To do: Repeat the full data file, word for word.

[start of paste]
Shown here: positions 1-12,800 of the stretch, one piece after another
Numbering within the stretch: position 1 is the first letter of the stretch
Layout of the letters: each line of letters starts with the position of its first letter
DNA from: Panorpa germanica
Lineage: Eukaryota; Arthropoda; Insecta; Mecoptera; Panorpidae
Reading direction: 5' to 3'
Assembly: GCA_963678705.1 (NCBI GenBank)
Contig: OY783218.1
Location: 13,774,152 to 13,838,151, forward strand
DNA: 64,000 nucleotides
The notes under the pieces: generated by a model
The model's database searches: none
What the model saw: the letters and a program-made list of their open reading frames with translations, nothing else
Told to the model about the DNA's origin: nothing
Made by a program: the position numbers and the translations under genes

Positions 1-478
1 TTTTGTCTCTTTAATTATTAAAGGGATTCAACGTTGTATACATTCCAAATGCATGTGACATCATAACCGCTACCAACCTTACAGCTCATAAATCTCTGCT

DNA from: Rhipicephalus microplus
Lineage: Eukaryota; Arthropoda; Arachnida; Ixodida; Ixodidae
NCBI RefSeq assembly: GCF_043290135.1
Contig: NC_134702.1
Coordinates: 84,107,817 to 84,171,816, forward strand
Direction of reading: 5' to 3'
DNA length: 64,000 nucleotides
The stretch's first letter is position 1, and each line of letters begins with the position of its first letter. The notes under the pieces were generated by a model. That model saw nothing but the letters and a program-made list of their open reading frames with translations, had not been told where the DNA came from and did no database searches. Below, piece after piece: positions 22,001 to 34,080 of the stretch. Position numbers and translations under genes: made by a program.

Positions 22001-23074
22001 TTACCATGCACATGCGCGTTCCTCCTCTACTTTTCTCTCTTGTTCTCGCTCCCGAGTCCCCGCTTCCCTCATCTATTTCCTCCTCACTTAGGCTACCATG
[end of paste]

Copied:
Shown here: positions 1-12,800 of the stretch, one piece after another
Numbering within the stretch: position 1 is the first letter of the stretch
Layout of the letters: each line of letters starts with the position of its first letter
DNA from: Panorpa germanica
Lineage: Eukaryota; Arthropoda; Insecta; Mecoptera; Panorpidae
Reading direction: 5' to 3'
Assembly: GCA_963678705.1 (NCBI GenBank)
Contig: OY783218.1
Location: 13,774,152 to 13,838,151, forward strand
DNA: 64,000 nucleotides
The notes under the pieces: generated by a model
The model's database searches: none
What the model saw: the letters and a program-made list of their open reading frames with translations, nothing else
Told to the model about the DNA's origin: nothing
Made by a program: the position numbers and the translations under genes

Positions 1-478
1 TTTTGTCTCTTTAATTATTAAAGGGATTCAACGTTGTATACATTCCAAATGCATGTGACATCATAACCGCTACCAACCTTACAGCTCATAAATCTCTGCT

DNA from: Rhipicephalus microplus
Lineage: Eukaryota; Arthropoda; Arachnida; Ixodida; Ixodidae
NCBI RefSeq assembly: GCF_043290135.1
Contig: NC_134702.1
Coordinates: 84,107,817 to 84,171,816, forward strand
Direction of reading: 5' to 3'
DNA length: 64,000 nucleotides
The stretch's first letter is position 1, and each line of letters begins with the position of its first letter. The notes under the pieces were generated by a model. That model saw nothing but the letters and a program-made list of their open reading frames with translations, had not been told where the DNA came from and did no database searches. Below, piece after piece: positions 22,001 to 34,080 of the stretch. Position numbers and translations under genes: made by a program.

Positions 22001-23074
22001 TTACCATGCACATGCGCGTTCCTCCTCTACTTTTCTCTCTTGTTCTCGCTCCCGAGTCCCCGCTTCCCTCATCTATTTCCTCCTCACTTAGGCTACCATG